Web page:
Today was my first day to co-teach an EN 102 class. Overall, I think it went really well. Alex was the main instructor, and I assisted by executing my keyword “active learning” activity that I demoed in our weekly meeting last week.* While the application of the activity in a real classroom wasn’t perfect, the instructor seemed to like it, and even complimented me on it at the end of class. So, yay.
Which brings me to our reading last week, “Becoming Critically Reflective: The Process of Learning and Change.” The article’s main focus was to illustrate how our assumptions about the way we teach and the ways we present can be changed by viewing our performance through different lenses. So, while it is certainly healthy to be self-reflective in our vocation, sometimes it is important to get the outside opinions of others, whether it is our peers, our students, or even the theoretical literature surrounding our profession. As I’ve mentioned before, I often get nervous speaking in front of people, so getting to demo my methods in front of my fellow “padawans” each week is super duper helpful. For example, getting that little bit of encouragement from my peers and mentors last week really and truly gave me the confidence to co-teach the class today. Feedback from others is crucial to my success in this internship, as it gives me confidence in what I’m doing and helps me see beyond my nervous disposition. So, keep the criticisms/feedback/praise coming, and I’ll try to do the same for you!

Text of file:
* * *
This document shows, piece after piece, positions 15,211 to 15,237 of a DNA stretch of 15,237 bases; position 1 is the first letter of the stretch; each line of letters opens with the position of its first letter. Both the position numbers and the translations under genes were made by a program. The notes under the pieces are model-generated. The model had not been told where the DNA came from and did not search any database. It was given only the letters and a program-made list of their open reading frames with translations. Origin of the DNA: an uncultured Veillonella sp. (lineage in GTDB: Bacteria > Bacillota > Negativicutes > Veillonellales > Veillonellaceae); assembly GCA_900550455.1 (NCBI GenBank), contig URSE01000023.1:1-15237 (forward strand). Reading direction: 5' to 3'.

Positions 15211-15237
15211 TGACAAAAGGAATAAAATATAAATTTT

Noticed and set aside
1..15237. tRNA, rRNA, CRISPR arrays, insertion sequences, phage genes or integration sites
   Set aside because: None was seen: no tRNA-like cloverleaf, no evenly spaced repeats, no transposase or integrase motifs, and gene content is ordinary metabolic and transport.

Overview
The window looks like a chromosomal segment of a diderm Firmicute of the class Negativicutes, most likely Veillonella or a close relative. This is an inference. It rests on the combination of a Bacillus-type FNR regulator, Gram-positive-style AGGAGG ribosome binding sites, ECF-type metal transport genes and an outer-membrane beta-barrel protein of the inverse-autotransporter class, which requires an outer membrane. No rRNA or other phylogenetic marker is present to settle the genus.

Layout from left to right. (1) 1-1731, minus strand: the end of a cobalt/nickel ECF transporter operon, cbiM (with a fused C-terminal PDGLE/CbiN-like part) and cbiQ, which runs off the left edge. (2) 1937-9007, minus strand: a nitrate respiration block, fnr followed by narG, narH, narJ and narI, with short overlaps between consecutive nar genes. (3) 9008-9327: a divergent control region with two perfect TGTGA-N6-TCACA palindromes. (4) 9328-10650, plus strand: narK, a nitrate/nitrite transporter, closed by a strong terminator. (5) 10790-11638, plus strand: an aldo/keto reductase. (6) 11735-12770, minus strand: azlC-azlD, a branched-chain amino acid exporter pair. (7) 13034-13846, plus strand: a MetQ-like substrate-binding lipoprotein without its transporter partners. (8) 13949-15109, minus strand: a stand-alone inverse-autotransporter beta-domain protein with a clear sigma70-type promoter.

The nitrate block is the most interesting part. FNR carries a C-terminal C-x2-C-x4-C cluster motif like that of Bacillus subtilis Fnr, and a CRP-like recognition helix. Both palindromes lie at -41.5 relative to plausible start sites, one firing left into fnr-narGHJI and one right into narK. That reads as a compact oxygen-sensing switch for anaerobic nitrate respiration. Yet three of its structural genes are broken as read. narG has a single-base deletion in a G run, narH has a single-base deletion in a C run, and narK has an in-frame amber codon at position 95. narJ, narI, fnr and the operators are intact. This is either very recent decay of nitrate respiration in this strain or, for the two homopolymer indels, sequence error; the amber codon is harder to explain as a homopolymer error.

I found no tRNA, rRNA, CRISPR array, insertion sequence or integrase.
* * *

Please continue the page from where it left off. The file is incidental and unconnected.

*I added a worksheet component (that used word bubbles) to help guide them along.